Break-ins funded career criminal's drug habit, court told

AN ICE-using career criminal, who has been involved in more than 100 burglaries, was sentenced to 12 months’ jail at Ballarat Magistrates Court on Thursday. 

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Daniel Scicluna, 34, was convicted of breaking into and robbing five houses in six days last November to fund his drug habit. 

In sentencing serial burglar Scicluna, magistrate Michelle Hodgson was damning of the recurrent nature of his offences. 

“You’ve had in excess of 100 prior appearances for burglary alone,” Ms Hodgson said. 

“It’s important to send a clear message to say incidents like this must have a jail sentence.”

Ms Hodgson said on a stand-alone basis, the crimes were “serious incursions into people’s homes”.

Police prosecutor Acting Sergeant Ivan Blomeley read out police informant Senior Constable Neville Leishman’s statement, which said Scicluna “ransacked” houses between November 25 and 30, stealing jewellery, electrical items, cash and alcohol. 

Police believed the total value of all stolen items and cash at the five properties was $4170.

The court heard Scicluna was apprehended by police on December 1 and stated during the resulting interview he “was struggling with an addiction to the drug ice” and “was committing burglaries to support his habit”. 

Senior Constable Leishman’s statement went on to say “the accused was remorseful during the interview, stating that it was a dog’s act and he felt like a dog”.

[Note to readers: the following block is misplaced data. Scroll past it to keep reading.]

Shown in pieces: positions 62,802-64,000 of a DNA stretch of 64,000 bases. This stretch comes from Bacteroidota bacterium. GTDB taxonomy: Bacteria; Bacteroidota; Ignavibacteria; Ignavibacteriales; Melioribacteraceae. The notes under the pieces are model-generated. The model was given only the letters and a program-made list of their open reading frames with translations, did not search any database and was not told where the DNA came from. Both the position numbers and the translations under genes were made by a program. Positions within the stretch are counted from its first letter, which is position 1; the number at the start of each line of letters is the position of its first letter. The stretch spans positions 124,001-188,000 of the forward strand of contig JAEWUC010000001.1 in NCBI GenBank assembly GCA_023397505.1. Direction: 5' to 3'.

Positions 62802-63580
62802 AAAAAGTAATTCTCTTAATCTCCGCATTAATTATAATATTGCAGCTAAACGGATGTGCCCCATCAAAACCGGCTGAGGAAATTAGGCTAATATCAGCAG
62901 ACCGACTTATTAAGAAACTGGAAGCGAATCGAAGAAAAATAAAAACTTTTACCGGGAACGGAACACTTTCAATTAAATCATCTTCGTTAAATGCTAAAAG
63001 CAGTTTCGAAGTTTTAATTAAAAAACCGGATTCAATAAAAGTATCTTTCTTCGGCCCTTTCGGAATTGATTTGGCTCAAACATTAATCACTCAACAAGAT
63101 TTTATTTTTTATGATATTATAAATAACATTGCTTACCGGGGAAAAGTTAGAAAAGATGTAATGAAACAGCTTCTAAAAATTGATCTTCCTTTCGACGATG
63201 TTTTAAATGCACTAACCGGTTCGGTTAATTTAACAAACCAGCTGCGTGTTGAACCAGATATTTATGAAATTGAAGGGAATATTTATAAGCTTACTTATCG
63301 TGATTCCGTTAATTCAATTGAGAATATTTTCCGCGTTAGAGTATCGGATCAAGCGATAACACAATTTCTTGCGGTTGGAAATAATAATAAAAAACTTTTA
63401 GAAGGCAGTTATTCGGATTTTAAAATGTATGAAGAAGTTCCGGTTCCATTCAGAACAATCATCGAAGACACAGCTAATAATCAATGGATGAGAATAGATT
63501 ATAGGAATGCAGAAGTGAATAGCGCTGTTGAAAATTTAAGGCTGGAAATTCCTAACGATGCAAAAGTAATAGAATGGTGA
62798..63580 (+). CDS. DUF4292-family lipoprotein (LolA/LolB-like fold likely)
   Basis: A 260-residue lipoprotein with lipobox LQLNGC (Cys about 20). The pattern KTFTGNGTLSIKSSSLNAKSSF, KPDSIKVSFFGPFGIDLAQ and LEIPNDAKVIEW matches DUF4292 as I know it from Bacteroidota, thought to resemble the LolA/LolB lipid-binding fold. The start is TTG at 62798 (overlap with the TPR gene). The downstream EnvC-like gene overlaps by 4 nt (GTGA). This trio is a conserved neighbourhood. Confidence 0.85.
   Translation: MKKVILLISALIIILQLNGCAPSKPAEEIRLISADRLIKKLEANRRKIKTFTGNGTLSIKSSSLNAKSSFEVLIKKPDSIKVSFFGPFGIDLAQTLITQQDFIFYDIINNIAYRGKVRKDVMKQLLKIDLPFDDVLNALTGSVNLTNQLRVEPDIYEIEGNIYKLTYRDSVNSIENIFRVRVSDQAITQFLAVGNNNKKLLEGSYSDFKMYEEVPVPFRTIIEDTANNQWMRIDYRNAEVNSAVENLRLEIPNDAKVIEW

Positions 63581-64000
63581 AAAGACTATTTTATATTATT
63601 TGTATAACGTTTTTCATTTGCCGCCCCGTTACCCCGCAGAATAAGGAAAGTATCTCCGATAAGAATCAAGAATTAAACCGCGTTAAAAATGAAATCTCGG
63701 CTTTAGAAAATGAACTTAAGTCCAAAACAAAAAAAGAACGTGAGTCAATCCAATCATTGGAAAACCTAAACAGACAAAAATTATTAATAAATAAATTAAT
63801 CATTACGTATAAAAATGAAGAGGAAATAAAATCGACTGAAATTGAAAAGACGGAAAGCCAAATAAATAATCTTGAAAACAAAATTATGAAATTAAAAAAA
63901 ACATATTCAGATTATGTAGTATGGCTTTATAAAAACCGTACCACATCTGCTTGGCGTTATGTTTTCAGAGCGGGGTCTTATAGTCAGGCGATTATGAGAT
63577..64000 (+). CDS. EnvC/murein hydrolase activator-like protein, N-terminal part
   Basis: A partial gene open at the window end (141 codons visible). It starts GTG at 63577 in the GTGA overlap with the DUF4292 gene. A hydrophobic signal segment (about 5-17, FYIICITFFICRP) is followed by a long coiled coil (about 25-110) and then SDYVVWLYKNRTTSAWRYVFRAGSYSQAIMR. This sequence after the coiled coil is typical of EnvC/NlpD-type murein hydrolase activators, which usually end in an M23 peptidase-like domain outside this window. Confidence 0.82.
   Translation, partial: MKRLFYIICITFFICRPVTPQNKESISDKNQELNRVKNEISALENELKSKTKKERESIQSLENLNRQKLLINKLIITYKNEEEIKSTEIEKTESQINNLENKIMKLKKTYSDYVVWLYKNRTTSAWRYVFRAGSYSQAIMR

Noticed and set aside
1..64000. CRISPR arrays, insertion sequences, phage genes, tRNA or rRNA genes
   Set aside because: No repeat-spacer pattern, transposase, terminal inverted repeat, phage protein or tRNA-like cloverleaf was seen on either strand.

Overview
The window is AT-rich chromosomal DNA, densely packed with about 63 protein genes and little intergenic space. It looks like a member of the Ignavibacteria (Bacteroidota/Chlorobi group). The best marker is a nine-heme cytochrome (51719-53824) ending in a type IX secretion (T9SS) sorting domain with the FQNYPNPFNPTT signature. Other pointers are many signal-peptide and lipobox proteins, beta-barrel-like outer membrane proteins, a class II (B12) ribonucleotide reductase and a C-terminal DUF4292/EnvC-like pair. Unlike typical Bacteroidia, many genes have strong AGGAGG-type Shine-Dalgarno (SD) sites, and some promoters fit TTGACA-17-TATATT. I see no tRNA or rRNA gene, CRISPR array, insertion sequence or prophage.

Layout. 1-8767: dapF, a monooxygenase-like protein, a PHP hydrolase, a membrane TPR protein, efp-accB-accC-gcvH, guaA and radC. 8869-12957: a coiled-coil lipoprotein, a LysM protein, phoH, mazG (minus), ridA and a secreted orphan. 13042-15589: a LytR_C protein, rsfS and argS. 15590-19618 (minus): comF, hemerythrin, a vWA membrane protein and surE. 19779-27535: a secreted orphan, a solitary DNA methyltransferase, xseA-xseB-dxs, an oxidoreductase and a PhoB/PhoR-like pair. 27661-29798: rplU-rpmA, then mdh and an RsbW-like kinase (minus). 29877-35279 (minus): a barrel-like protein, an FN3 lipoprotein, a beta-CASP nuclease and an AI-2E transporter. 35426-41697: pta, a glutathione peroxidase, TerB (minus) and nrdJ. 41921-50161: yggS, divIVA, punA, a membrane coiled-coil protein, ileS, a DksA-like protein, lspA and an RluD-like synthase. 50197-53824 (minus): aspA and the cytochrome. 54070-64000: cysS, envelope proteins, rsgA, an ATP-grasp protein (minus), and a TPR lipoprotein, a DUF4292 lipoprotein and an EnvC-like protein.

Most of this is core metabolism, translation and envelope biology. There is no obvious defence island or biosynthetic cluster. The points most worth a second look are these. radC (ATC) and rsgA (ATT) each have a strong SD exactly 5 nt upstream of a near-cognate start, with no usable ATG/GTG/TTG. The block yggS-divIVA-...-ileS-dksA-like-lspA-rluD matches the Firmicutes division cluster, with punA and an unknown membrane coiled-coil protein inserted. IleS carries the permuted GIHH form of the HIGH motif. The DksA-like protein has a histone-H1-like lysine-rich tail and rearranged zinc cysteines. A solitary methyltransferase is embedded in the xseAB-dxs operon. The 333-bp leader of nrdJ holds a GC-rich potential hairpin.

The court heard Scicluna directed police to an address where some of the stolen items were located, however, the majority of items were not recovered.

Scicluna, of Delacombe, was jailed for 15 months in March 2012 after breaking into and ransacking two Ballarat homes.

At the time Scicluna, described by then lawyer Mike Wardell as having one of the worst criminal records of any person, had at least 87 prior convictions. 

Defence lawyer Jeremy Harper said Scicluna had attended rehabilitation programs and urged Ms Hodgson not to impose an immediate custodial sentence.

Ms Hodgson said at Scicluna’s age, perhaps he was starting to see the error of his ways, however his prior criminal history was deemed to be sufficient to impose a fixed jail term. 

Scicluna appealed the sentence and was bailed to appear at the County Court in Ballarat on a date to be